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PK timings

FRONTIER-0048

As customers get the combines out, some are also turning their thoughts towards next season and what will need doing for the new crop. Cropping plans are starting to roll in to the Applications Team inbox so fertiliser can be ordered in the hope of a good harvest and drilling conditions, allowing for an autumn application of phosphate and potash (P&K).

There are two common questions we often get asked; "When should I apply my P&K?" and "Are there any fields I should prioritise?' Although there are always other factors which will influence timings of P&K, it is important to consider the indices of your fields. Hopefully the next few paragraphs will offer some guidance on this based around RB209 and practical knowledge.

Phosphate

Phosphorus (P) is a key component of root growth, energy release and energy movement. Due to these benefits, it is vitally important that there is enough available phosphate in the soil and that it is readily available at drilling to get the crop well established.

  • If at least 50% of the field is at index 1 or below, all of the crops' P requirements should be applied to the seedbed and worked in.
  • If over 50% of the field is at index 2 or above and little or none at index 0, P can be applied at any point in the year or when workload allows.


This is the standard advice from RB209 but I think you also want to ensure that you are getting the best possible value out of the fertiliser you have purchased. For example, if your soil is of a high pH, you have large P requirements and you are drilling a winter crop, you are at higher risk from lock up if you apply large amounts of P in the autumn where crop uptake is low. In these scenarios, you may want to consider applying a small amount of P into the seedbed at drilling and then the main dose of P very early in the spring, ready for the period of high crop requirement.This strategy should help to get the most benefit from the fertiliser applications.

If you have P indices at an index 2, if possible, I would still recommend applying very early in the spring or autumn to maximise any potential yield benefits. You want to ensure you are feeding the crop and pushing it as close to its full yield potential – not just fertilising the soil. If you apply P any later than mid-spring, there would be almost no benefit to the current crop as the main period of uptake will nearly be over, only then benefitting the following crop.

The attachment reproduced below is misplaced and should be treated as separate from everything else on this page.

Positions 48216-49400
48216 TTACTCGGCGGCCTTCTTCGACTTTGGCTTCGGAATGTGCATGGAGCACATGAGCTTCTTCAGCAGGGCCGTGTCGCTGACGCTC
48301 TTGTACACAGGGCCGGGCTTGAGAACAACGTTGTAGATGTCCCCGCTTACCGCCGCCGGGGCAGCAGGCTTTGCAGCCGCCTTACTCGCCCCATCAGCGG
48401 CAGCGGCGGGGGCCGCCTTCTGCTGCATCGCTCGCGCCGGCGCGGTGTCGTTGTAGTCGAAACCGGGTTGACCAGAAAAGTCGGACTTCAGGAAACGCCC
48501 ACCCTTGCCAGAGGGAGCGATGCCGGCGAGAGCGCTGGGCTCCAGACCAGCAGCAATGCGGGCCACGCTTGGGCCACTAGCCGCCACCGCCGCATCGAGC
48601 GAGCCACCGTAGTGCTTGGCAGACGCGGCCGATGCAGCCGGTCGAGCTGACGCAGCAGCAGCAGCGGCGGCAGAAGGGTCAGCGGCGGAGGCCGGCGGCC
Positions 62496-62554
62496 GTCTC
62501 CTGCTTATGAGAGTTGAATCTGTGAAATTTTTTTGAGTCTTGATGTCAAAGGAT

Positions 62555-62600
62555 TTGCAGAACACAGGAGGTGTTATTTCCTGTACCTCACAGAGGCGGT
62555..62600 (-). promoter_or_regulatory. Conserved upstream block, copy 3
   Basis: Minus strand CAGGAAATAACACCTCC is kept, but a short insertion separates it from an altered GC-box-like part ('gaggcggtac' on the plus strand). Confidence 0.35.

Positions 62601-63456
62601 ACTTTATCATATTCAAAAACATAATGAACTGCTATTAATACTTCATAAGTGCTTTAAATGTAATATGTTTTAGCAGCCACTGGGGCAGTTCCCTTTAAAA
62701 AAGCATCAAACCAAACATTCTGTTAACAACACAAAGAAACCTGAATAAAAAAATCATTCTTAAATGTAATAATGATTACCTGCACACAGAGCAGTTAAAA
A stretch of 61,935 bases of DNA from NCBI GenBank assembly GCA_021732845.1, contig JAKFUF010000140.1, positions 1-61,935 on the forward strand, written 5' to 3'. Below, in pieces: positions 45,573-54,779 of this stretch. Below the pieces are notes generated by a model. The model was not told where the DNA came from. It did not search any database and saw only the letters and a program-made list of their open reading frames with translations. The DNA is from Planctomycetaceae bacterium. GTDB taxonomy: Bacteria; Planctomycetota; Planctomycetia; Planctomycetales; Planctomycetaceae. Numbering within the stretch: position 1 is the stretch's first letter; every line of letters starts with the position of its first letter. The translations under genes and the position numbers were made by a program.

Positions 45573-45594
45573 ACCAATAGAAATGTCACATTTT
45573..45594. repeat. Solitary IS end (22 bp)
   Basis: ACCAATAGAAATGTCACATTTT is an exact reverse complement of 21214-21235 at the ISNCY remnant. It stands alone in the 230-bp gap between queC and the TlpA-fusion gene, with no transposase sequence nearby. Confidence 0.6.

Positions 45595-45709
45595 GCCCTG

Potash

Potash (K) is used as a catalyst for chemical exchanges within the crop and is key to controlling water content within the cells. Potassium is taken up in massive quantities during the growing period - up to 400kg/ha dependent on the crop - although much of this is returned to the soil during senescence. It is important to consider your soil types alongside your indices when thinking about K, as potassium is held on exchange sites of clay particles and organic matter, with only very small amounts held in the soil solution.

Winter crops

  • If 50% of the field is at an index 1 or 0 and on a light soil (less than 10% clay and 15% silt), half the planned K should be applied to the seedbed and the remainder in the spring.
  • For all other soil types, where 50% of the field is at an index 1 or 0, all of the K should be applied to the seedbed.
  • If at least 50% of the field is index 2 or above and little or none at index 0, K can be applied at any time.


As with the P, K uptake is at its highest during the spring so it would be recommended that all K is applied by the early spring to ensure you are feeding the large K requirement of the crop. Anything later than mid-spring will feed the soil, with little benefit to the current crop.

Spring cereals

  • If 50% of the field is at an index 1 or 0 and on a light soil (less than 10% clay and 15% silt), apply the K between January and sowing, when conditions allow.
  • For all other soil types, where 50% of the field is at an index 1 or below, all of the K should be applied between autumn and sowing.
  • If at least 50% of the field is index 2 or above and little or none at index 0, K can be applied at any time.


With spring cereals it would be suggested that K is not applied any later than mid-spring. Many spring crops move through the growth stages quickly so you do not want to miss the opportunity to
 feed the crop. Therefore, applications of K either just before, at, or just after drilling would be advisable.

Remember – never apply fertiliser if:

  • The soil is waterlogged, flooded, frozen or snow covered.
  • Heavy rainfall is forecast in the 48-hours after a planned application.

Gavin Campbell  Applications team leader   |   Jeremy Hollis Soil scientist​

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Friday, 14 August 2020

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